Analysis of Bell materials: Tin Bronzes
Foundry Institution of China Mechanical Engineering Society
Faculty of Regional Professional Studies
School of Regional Professional Studies / Centre for Sustainable Regional Futures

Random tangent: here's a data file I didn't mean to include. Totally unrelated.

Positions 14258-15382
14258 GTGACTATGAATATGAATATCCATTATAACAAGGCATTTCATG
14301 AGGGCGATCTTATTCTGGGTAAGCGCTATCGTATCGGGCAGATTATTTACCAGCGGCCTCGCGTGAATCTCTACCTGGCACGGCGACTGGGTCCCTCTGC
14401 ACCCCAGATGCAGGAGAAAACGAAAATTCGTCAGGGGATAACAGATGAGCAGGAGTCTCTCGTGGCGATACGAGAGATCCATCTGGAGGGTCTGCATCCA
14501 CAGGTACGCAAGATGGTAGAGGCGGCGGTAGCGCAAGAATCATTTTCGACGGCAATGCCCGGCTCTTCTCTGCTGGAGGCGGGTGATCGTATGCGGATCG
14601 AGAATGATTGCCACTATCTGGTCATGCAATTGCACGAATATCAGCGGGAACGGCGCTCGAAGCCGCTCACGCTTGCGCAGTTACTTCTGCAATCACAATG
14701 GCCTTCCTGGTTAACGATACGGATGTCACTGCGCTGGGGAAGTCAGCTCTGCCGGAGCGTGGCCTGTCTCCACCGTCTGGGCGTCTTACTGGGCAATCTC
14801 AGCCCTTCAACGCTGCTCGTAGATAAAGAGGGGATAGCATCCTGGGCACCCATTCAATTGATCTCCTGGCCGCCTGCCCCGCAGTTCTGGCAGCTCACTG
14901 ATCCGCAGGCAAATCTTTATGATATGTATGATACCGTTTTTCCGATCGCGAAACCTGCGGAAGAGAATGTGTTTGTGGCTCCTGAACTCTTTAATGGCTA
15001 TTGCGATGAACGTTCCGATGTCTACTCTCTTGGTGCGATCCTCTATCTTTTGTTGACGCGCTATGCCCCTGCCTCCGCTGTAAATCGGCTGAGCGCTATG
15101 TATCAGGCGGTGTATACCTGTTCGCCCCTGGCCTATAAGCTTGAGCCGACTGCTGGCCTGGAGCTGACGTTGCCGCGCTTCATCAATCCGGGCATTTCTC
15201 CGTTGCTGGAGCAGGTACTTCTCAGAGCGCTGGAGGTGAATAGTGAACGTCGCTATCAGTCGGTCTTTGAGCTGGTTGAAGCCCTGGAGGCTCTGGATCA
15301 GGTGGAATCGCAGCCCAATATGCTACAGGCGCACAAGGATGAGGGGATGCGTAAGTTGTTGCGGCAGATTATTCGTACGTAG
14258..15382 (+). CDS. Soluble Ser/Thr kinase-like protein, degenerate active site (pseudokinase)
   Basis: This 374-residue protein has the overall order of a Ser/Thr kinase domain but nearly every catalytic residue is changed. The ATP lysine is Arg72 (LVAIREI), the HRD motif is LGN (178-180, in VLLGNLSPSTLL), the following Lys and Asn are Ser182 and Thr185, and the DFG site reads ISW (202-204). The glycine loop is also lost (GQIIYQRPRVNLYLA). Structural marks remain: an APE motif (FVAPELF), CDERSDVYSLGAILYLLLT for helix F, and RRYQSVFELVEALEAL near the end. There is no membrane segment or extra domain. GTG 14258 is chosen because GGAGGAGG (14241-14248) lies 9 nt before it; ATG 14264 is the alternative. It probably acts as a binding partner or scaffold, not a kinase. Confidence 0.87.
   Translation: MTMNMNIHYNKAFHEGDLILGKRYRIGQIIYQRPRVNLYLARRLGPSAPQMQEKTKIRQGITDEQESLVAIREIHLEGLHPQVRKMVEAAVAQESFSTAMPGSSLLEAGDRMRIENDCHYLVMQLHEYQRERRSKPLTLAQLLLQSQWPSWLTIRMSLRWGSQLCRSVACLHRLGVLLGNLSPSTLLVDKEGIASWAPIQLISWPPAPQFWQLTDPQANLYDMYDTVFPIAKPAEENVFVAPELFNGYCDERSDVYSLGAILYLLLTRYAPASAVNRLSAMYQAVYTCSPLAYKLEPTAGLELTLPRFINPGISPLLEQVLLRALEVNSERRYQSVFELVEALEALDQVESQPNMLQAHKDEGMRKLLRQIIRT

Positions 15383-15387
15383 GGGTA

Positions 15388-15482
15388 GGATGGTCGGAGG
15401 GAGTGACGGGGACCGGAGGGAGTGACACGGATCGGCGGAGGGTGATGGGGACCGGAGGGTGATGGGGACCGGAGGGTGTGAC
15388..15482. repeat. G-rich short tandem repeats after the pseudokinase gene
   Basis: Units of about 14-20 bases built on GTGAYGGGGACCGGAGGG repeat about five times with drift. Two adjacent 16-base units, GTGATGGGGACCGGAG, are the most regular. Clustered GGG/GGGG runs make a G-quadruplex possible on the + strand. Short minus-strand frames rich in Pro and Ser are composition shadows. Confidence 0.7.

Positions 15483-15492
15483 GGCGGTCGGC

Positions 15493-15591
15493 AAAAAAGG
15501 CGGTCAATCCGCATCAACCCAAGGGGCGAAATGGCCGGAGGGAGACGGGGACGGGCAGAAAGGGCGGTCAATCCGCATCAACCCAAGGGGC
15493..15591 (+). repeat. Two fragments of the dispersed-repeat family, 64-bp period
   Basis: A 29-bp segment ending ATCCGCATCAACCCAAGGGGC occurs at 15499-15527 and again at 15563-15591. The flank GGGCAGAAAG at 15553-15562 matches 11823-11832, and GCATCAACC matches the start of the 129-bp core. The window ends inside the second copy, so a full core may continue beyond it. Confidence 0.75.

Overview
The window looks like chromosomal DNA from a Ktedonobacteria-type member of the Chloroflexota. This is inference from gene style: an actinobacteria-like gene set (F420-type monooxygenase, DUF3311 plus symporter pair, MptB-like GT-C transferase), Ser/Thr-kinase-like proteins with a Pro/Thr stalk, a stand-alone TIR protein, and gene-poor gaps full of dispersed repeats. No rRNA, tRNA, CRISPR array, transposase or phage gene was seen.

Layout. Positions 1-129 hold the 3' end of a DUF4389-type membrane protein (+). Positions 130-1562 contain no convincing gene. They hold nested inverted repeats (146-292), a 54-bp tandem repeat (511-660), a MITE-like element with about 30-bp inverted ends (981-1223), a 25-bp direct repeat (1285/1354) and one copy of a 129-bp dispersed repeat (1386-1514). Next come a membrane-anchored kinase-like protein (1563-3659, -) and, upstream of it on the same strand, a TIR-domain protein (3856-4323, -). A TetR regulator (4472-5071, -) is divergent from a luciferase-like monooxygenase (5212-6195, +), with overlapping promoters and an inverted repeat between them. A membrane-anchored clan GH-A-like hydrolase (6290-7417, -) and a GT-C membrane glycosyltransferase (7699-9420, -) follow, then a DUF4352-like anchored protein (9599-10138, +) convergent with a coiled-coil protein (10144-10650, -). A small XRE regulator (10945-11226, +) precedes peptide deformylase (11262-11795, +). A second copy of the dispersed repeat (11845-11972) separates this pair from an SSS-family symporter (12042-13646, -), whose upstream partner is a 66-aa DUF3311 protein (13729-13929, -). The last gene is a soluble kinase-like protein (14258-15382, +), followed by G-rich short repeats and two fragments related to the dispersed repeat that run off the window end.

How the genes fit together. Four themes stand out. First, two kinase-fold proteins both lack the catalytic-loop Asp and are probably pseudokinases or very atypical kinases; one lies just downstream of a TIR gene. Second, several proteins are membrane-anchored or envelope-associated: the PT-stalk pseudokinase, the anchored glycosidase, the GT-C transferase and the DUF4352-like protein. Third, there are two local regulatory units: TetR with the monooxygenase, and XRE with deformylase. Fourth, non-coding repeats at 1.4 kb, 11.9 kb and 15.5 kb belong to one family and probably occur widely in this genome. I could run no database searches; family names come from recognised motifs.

The present study was set up to examine the effect of alloying elements (including harmful elements) on metallurgical features (material properties and qualitative parameters) of tin bronzes, with particular reference to church bells from Middle Ages to Current times. A driving force of this study was to identify and demonstrate features related to the quality of church bells made in different centuries. The fi ndings have been derived via metallographic and chemical analysis of specimens of bells from various parts of Australasia and Europe. The bell materials consisted of a mixture of the α phase and the (α+β) eutectoid essentially, in proportions determined by tin content and mould materials during casting. The samples from the 15th century to the one from the 20th century showed a progressive increase in hardness, ranging from the minimum of ~280 VHM20g to a maximum of ~470 VHM20g for the (α+β) eutectoid, and ~160 VHM20g to ~230 VHM20g for the α phase. The investigation also shows that the sound decay of the bell decreased with lowering the wt.% of tin and increasing the wt.% of lead and silver. This information is expected to provide an additional interesting knowledge into manufacturing practices and their signifi cance in the quality of church bells over past centuries.